causing display of the search results of the query, the search results including an item listing of an item that fits the description of the at least one item listing.
9. The method of claim 8, wherein:
the retrieving the search results of the query includes identifying one or more further item listings that fit the description of the at least one item listing; and
the causing display of the search results of the query includes causing display of the further item listings that fit the description of the at least one item listing.
10. The method of claim 1, wherein the common vector space includes further vectors that correspond to descriptions of further products.
11. A system comprising:
one or more processors and executable instructions accessible on a computer-readable medium that, when executed, configure the one or more processors to at least:
receive a query that includes one or more search terms, the query being transmitted from a device operated by a user that is searching for an item;
access an item vector that corresponds to a description of at least one published item listing;
generate a vector that corresponds to the query, the generating being based on a machine-learning model that projects the one or more search terms into a common vector space;
identify a distance in the common vector space between the vector that corresponds to the query and the item vector that corresponds to the description; and
determine a match between the query and the description of the at least one item listing based on the distance.
12. The system of claim 11, wherein the one or more processors are further configured to:
generate the item vector that corresponds to the description of the at least one published item listing, the generating being based on the machine-learning model; and
store the item vector in a database.
13. The system of claim 11, wherein the one or more processors are further configured to:
determine that the distance between the vector that corresponds to the query and the item vector is within a predetermined distance; and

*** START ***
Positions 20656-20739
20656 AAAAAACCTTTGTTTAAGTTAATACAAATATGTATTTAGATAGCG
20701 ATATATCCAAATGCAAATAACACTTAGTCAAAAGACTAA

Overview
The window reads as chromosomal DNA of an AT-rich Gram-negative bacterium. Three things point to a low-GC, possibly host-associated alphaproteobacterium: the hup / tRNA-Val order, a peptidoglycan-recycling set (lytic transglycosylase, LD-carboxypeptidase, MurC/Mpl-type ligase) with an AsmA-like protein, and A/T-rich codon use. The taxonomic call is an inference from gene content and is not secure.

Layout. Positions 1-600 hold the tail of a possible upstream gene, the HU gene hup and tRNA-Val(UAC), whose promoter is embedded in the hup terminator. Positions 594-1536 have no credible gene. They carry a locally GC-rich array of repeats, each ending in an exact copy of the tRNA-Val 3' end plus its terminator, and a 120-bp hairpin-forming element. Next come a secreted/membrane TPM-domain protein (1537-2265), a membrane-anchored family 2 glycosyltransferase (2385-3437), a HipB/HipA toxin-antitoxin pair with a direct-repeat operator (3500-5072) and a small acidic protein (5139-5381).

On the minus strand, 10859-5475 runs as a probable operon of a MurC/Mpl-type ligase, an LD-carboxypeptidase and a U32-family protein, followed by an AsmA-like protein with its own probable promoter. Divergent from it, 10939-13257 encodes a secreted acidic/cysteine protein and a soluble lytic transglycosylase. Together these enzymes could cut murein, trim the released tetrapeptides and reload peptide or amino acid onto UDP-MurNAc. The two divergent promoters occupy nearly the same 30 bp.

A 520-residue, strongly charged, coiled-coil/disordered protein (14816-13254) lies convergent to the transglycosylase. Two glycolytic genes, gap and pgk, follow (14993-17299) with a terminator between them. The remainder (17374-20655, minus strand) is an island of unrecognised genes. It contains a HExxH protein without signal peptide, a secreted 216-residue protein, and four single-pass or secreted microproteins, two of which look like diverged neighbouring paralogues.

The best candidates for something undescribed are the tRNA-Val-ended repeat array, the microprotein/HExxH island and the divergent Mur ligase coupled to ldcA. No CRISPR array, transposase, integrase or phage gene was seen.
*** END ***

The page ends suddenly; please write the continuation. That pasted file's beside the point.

determine the match based on the determining that the distance is within the predetermined distance.
14. The system of claim 11, wherein each of the one or more search terms does not match with any words in the description of the at least one item listing.
15. The system of claim 11, wherein the one or more processors are further configured to:
receive confirmation of a match between a further query and the description of the at least one item listing, the further query including one or more further search terms; and
train the machine-learning model based on the received confirmation of the match between the one or more further search terms and the description of the at least one item listing.
16. The system of claim 15, wherein the one or more processors are further configured to receive, from a history log database, user activity that indicates a purchase of an item described by the description of the at least one item listing after viewing search results of the further query.
17. The system of claim 11, wherein the one or more processors are further configured to:
extract alphanumeric characters from the one or more search terms and the description; and
project the vector that corresponds to the query in the common vector space based on the alphanumeric characters.
18. The system of claim 11, wherein the one or more processors are further configured to:
retrieve search results of the query based on the determined match; and
cause display of the search results of the query, the search results including an item listing of an item that fits the description of the at least one item listing.
19. The system of claim 11, wherein the common vector space includes further vectors that correspond to descriptions of further products.
20. A non-transitory machine-readable medium storing instructions that, when executed by one or more processors of a machine, cause the machine to perform operations comprising:
receiving a query that includes one or more search terms, the query being transmitted from a device operated by a user that is searching for an item;
accessing an item vector that corresponds to a description of at least one published item listing;
generating a vector that corresponds to the query, the generating being based on a machine-learning model that projects the one or more search terms into a common vector space;
identifying a distance in the common vector space between the vector that corresponds to the query and the item vector that corresponds to the description; and
determining a match between the query and the description of the at least one item listing based on the distance.